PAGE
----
It, literally, opens more doors than it closes so it doesn't help my brain one little bit.

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Offline angst

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« Reply #7 on: 05/10/2008 02:05:15 »
The idea of ever increasing numbers of alternative universes is very unsatisfactory. It's along the lines of the "Turtles all the way down" explanation  used by flat Earth believers.
It, literally, opens more doors than it closes so it doesn't help my brain one little bit.

Yes, I've never understood why theories are put together that ask more questions than they answer... except that they then keep the subject in question within the realms of 'science' - though it is untestable.

And, before anybody jumps on me for doing the same, I was not offering a theory, but rather a question.

There is clearly a level of indeterminacy and it is explained within current understanding by 'chance' in the form of probability - in response to LeeE's point.

Many phycisists don't like this model, and say things like 'I've always felt there was something not right about quantum physics'... Is it possible that this is because this indeterminacy may very well be beyond the realm of science to decode?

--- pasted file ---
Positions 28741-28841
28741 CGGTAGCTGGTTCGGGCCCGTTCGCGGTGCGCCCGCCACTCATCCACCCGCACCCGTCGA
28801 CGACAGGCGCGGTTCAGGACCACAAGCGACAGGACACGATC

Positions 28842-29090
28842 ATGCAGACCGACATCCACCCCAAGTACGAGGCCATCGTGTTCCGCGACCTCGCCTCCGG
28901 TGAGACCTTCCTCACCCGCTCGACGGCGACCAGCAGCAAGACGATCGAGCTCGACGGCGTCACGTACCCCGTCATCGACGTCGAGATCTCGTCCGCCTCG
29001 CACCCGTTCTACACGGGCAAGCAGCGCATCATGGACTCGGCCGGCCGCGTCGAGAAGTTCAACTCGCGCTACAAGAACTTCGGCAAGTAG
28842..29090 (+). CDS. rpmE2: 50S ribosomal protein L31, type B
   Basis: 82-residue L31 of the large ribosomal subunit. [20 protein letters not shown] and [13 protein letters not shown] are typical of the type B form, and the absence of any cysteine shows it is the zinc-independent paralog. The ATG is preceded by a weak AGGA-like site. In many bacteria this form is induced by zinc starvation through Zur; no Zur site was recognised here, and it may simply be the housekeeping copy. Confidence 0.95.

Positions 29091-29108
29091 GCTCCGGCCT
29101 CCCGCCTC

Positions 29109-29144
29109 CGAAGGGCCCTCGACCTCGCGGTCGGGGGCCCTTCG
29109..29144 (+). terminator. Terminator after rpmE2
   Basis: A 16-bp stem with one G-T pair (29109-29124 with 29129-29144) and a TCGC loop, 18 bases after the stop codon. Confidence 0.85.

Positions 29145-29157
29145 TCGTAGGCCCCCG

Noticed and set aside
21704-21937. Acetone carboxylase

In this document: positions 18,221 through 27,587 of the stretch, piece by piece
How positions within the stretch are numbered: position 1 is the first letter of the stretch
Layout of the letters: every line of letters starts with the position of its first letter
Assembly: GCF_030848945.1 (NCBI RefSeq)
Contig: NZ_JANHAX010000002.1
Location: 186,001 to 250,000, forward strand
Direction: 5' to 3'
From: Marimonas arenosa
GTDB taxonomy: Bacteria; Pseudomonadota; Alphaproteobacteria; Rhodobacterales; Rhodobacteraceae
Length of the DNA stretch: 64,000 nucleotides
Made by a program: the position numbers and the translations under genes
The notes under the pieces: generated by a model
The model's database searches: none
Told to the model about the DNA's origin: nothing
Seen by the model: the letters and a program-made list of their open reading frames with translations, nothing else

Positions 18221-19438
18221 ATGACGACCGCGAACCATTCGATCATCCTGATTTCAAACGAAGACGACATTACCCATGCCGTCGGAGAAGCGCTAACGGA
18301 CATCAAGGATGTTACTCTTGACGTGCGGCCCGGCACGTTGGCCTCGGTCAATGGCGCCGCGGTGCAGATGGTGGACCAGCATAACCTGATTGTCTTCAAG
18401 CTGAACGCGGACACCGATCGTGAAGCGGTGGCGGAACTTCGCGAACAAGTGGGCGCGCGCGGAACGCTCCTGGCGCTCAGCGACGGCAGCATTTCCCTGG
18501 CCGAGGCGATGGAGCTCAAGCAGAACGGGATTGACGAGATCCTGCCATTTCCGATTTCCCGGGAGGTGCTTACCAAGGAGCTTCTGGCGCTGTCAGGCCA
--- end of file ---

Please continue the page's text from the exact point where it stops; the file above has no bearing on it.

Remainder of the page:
« Last Edit: 05/10/2008 02:06:52 by angst »

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Offline ...lets split up...

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« Reply #8 on: 05/10/2008 17:49:24 »
I am also left wanting with the idea of many universes.

And this may be off the topic, but you ever feel that chance and probability only exist to us because we experience time as a constant moving forward? I'm very tired, so apologies if this sounds a bit stupid.
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lyner

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« Reply #9 on: 05/10/2008 22:50:08 »
However, our intention has nothing to do with the results that are obtained in particle physics.


This is a dodgey area. I think it has been more or less accepted that  our choice / decision between options is carried out a fraction of a second before we are aware of it. How or even whether we actually make a decision is probably governed by the same sort of random processes that we observe (in simpler form) in fundamental particle experiments.